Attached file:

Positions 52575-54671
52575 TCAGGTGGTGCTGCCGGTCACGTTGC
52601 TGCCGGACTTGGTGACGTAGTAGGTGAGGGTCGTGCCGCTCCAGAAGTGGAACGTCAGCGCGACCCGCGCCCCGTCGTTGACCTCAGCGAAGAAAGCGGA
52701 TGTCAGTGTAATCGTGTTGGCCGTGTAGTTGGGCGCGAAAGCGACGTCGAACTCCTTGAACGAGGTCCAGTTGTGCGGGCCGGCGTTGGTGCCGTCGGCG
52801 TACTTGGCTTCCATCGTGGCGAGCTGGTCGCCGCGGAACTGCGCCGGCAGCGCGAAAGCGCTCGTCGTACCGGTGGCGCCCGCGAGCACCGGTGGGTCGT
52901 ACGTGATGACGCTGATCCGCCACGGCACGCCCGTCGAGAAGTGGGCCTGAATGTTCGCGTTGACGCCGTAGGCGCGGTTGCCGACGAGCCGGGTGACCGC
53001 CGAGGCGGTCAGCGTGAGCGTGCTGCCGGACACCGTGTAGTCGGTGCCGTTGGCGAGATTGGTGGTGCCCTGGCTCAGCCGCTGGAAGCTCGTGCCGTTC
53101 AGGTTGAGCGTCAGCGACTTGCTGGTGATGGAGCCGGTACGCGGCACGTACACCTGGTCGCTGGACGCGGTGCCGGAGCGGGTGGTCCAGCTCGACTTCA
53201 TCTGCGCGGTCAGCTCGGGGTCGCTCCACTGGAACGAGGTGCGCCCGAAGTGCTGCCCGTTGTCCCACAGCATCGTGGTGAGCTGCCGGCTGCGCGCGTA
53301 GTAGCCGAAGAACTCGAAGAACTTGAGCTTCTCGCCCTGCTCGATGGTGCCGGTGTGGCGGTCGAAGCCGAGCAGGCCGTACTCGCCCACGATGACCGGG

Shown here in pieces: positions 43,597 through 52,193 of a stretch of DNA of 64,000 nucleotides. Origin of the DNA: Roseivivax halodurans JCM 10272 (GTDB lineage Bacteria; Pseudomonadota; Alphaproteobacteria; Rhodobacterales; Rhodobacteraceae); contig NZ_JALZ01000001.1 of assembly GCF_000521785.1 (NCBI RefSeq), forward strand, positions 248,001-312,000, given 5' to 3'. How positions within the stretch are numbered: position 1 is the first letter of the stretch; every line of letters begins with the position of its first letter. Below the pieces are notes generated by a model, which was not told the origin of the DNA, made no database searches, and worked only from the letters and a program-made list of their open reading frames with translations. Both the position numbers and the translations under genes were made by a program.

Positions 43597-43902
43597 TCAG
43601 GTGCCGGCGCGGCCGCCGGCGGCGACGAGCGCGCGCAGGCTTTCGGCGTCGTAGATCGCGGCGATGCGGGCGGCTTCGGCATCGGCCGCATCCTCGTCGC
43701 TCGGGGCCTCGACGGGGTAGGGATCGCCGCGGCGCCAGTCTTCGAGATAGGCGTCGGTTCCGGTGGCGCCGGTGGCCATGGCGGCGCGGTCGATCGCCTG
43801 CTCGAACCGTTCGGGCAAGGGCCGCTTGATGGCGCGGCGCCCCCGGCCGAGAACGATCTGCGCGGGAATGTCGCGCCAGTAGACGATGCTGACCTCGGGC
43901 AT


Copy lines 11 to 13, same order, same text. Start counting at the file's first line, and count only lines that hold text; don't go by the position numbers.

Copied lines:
Shown here in pieces: positions 43,597 through 52,193 of a stretch of DNA of 64,000 nucleotides. Origin of the DNA: Roseivivax halodurans JCM 10272 (GTDB lineage Bacteria; Pseudomonadota; Alphaproteobacteria; Rhodobacterales; Rhodobacteraceae); contig NZ_JALZ01000001.1 of assembly GCF_000521785.1 (NCBI RefSeq), forward strand, positions 248,001-312,000, given 5' to 3'. How positions within the stretch are numbered: position 1 is the first letter of the stretch; every line of letters begins with the position of its first letter. Below the pieces are notes generated by a model, which was not told the origin of the DNA, made no database searches, and worked only from the letters and a program-made list of their open reading frames with translations. Both the position numbers and the translations under genes were made by a program.

Positions 43597-43902
43597 TCAG